The Golden Man? El Dorado
When Christopher Columbus sailed west from Spain in 1492, he was trying to reach the Spice Islands (which today are called Indonesia). Spices were very scarce and valuable in Europe at this time. No one knew that two vast oceans and the American continents lay between Europe and Asia. Columbus did not find spices in America, but he did bring home some gold trinkets. The American Indians wore these as jewellery. Gold, not spices, was to become the biggest motive for exploration. Expeditions into the interior of the Americas were very costly and very risky. Only by promising the authorities huge profits could sailors and soldiers raise money for their expeditions. They also needed to promise rich rewards in order to get followers and crews.
If a leader returned to Europe without gold and jewels, he might end up in jail. No wonder the Spanish conquerors were always searching for gold. At first, the Spaniards stayed around the coasts of the Caribbean Sea, but stories of gold in the interior tempted them to explore inland. They asked the Indians where their gold jewellery came from. The Indians would point further inland. They said that a wealthy people lived in the high mountains that traded gold and emeralds for pearls, cotton and shells. The Spanish Emperor had given the rights to exploit present-day Venezuela and Colombia to his German bankers in 1528. So Germans–Dalfinger, Federmann and Hohermuth–led a series of expeditions into the jungles, grasslands and mountains. Meanwhile, Spanish conquerors had found immense riches in gold and silver.
Hernando Cortes had captured the Kingdom of the Aztecs in Mexico in 1519. He had sent immense treasures to Europe. Soon after this, Francesco Pizarro began to explore the west coast of South America. In 1531, Pizarro invaded Peru and destroyed the Kingdom of the Incas. Pizarro melted down the gold and silver treasures of the Incas, and sent gold and silver bricks back to Spain. The rush to find more gold became very heated. Rumours came down from the mountains of Colombia about a golden man – el hombre Dorado. There were stories about a king so rich that he wore gold dust instead of a coat. Colombia was the Kingdom of the Chibchas. They were a trading people who traded salt and emeralds for gold, cotton, pearls, and shells.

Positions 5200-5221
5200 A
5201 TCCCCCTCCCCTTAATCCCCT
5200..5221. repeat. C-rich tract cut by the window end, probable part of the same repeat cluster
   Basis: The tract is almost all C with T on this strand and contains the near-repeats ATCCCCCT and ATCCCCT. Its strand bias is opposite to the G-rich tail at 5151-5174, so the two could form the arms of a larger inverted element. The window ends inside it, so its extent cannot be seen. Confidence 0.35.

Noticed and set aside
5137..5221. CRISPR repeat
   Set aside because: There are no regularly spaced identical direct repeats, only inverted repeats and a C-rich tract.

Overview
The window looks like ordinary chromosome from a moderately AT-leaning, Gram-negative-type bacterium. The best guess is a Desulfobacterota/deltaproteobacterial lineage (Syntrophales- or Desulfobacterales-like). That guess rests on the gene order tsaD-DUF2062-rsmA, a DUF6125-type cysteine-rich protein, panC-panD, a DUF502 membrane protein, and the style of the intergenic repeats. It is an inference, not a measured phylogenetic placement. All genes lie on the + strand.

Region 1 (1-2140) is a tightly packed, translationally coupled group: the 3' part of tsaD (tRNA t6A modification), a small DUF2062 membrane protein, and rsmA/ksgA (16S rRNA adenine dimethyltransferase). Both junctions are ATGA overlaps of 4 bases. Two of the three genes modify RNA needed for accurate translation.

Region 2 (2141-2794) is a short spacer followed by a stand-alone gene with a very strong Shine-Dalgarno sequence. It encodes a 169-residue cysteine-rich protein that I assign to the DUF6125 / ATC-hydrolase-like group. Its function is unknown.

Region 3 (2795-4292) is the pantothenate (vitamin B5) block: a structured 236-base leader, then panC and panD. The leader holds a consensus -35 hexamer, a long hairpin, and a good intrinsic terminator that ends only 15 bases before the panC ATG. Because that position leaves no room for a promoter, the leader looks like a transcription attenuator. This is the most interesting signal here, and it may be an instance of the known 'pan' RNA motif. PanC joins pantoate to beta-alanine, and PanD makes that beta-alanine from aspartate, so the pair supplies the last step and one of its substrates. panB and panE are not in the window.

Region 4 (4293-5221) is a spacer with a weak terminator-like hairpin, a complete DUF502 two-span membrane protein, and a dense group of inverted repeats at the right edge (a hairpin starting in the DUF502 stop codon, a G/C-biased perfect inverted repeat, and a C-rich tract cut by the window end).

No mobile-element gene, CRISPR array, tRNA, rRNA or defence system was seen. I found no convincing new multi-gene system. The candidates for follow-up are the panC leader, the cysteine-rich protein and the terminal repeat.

The actual gold did not come from their kingdom. It was found in the mountain rivers, and brought to the Chibchas for refining and metalwork. Several armies converged on Chibcha territory. The first to arrive was the Spaniard Quesada, coming up the Magdalene River from the Caribbean. He found the chief cities of the Chibchas and seized their gold and emeralds. Shortly afterwards, one of Pizarro’s captains arrived from Peru and Ecuador. Then the German Federmann arrived from Venezuela. Quesada gave the latecomers some gold and jewels to ease their disappointment. Quesada’s men also found out about the Golden Man. High in the mountains was a lake created by a meteorite. The Indians believes that the ‘golden god’ from the sky now lived at the bottom of the lake. When a new leader of the tribe was elected, he was covered in grease, and fine gold dust was blown over his body so that he appeared to be made of gold. He was taken out to the middle of the lake on a raft. He would jump into the lake, and stay in the water till the gold dust was washed off.
It was considered an offering to the god. Gold ornaments were also tossed in the lake. Then the king and his followers would return to the shore. This ceremony was stopped several generations before the Europeans arrived. Many people were unwilling to believe that this was the whole story. They began to search for a golden city hidden in the jungle. Many explorers perished in this search. In their search for gold, the Spanish conquerors destroyed the great Indian civilizations of America. Towns and villages had been ruined, thousands of people killed and wonderful pieces of art melted down. Some Indians believed that gold must be a food that Europeans desperately needed to stay alive. In many cases, the Europeans destroyed the trading and social systems that had produced their wealth. When we think about the great achievements of a few conquerors and explorers, we are also sad about how much death and damage they caused.